1. US Airlines is an oldie but goodie. I frequent a travel board where you aren’t anybody until you have gotten your US Airlines offer. Welcome to the club!

      1. There’s also the that sister company, “American Airways”. I’ve gotten offers from them before. Can I be in your club? 🙂

  7. It’s difficult to comprehend how many people still think there’s a free lunch out there … kind of like voting for a politician with a criminal record because you saw him on TV and he seems sincere.

  8. I know it’s not the main thrust of your article, but the point about not stockpiling miles bears repeating. Do not try to save up a “mileage 401(k)” for retirement! You will see those miles get devalued by airlines year after year, as they raise award prices. And – unlike your cash – the only return you can get from miles is by spending them.

    1. Many years ago I was saving my miles for my dream vacation to Australia. I was within a couple thousand miles and then — the airline I had the miles with cancelled their code shares with Qantas. So I ended up taking three friends with me to Hawaii on the same airline but all for free using those miles I had saved. Now I spend miles as fast as I can, but I fly so much I can’t keep up and my total keeps climbing.

  9. There’s a sucker born every minute. And a smart person who devises new ways to scam those suckers as well.

    The travel industry is really not that bad. There are many companies and individuals that still sell valuable travel services at good prices and truly want their customers to enjoy their experiences. Your friends and family who travel probably have numerous stories to tell about how well they were treated or how much they enjoyed a trip because one of their travel providers did something for them that was unexpected in a good way. But you have to prod them to get them to talk about these.

    Unfortunately, travel also seems to attract the multitude of scam artists because they know there are enough of us travelers out there that are actively looking for the travel deal that is too good to be true and are willing to throw money away on the chance that the unbelievable offer is real. And these are the stories you read about every day because everyone tells everyone when something bad happens. So it’s no wonder that people rate the entire travel industry so low.

  10. In my work as a sales manager for a company with a well-trafficed Webstore, I see up to a dozen scam emails each day. They come in with many different pitches and angles, and a few of them are more believable than the norm, but they all have some of these characteristics in common:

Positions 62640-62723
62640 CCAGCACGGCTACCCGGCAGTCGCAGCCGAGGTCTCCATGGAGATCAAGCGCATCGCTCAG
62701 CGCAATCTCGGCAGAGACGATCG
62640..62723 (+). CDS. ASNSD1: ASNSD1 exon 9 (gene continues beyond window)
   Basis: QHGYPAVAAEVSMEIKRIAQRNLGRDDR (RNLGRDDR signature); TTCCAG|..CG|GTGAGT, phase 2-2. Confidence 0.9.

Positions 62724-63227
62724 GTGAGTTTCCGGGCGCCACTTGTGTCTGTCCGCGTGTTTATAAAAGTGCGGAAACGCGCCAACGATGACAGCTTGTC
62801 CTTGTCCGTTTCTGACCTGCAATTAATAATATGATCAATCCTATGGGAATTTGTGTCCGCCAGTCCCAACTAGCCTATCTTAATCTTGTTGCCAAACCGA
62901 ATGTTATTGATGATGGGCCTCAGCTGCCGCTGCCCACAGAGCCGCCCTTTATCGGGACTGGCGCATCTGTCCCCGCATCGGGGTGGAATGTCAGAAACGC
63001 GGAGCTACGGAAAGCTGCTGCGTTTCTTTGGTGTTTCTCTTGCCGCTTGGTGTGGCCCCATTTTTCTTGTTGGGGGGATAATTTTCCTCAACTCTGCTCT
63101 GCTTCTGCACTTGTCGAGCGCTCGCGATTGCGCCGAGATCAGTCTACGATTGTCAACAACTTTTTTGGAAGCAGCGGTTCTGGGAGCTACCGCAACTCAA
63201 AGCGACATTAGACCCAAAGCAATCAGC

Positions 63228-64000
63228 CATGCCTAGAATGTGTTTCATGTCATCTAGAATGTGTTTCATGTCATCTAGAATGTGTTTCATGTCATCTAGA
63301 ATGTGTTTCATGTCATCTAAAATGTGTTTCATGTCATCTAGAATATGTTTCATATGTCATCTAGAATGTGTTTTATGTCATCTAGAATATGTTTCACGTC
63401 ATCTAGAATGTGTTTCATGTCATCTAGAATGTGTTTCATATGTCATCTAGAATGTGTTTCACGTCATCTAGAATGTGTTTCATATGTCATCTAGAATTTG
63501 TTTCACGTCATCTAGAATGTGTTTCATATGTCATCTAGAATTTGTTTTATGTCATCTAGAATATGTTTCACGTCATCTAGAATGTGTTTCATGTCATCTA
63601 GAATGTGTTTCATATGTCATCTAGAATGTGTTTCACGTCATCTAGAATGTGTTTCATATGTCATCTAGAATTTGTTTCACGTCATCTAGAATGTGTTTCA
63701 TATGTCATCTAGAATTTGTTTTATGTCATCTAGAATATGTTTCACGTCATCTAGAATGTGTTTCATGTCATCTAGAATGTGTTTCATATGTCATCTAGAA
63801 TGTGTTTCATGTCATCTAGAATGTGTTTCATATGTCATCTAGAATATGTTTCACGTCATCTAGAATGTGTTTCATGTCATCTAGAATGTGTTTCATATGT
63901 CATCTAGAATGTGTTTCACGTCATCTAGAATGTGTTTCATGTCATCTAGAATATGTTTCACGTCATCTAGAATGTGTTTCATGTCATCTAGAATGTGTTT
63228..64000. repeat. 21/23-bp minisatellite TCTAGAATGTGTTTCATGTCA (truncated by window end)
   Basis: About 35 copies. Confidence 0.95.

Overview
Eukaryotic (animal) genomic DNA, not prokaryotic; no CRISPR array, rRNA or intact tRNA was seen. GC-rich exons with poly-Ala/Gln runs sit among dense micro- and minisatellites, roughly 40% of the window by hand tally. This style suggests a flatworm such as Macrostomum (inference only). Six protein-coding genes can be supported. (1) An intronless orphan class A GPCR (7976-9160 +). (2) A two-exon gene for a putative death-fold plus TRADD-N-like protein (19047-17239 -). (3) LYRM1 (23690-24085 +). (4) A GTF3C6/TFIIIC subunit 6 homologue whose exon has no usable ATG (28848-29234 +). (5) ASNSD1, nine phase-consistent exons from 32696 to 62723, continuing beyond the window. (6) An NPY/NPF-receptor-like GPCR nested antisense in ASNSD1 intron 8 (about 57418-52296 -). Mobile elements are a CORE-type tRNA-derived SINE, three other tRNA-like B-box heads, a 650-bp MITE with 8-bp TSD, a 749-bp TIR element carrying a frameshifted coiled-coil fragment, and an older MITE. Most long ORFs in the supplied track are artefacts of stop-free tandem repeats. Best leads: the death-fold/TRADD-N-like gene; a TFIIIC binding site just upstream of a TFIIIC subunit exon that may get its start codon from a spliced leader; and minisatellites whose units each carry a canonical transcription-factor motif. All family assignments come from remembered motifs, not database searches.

1. They are often loaded with misspellings and odd use of words. In a few cases there are few or no misspellings, but the phrasing does not sound like it was written by the purported sender.
    2. The email domain is abnormal. One example: you get a message allegedly from a well-known organization, and the sender is using a Yahoo or Gmail address. Another example: you get an email from a university and the email domain is xxuniv.edu.us instead of xxuniv.edu.
    3. The more believable emails these days will sometimes use the name and street address of a real person (maybe even the CEO) in a real organization. The email domain will look appropriate — zcxinc.net, for example. However, the correct email domain is actually zcxinc.com. Since some companies use more than one email domain, I sometimes call the organization to investigate. When I’ve confirmed that the odd email domain is wrong, it gives me the opportunity to let them know that a scammer is using their information for no good. They can then warn their customers and contacts.
    4. A few clever scammers still use snail mail. Masquerading as would-be benefactors or customers they will send a cashier’s check with an order (generally with an overseas ship-to address) or a request. They are hoping you will ship the goods or fulfill the request before you discover the check is worthless.

    1. Worse. They will send an overpayment and demand that you wire the excess back to them. The check is worthless. That was a scam that hit several attorneys about 3-4 years ago.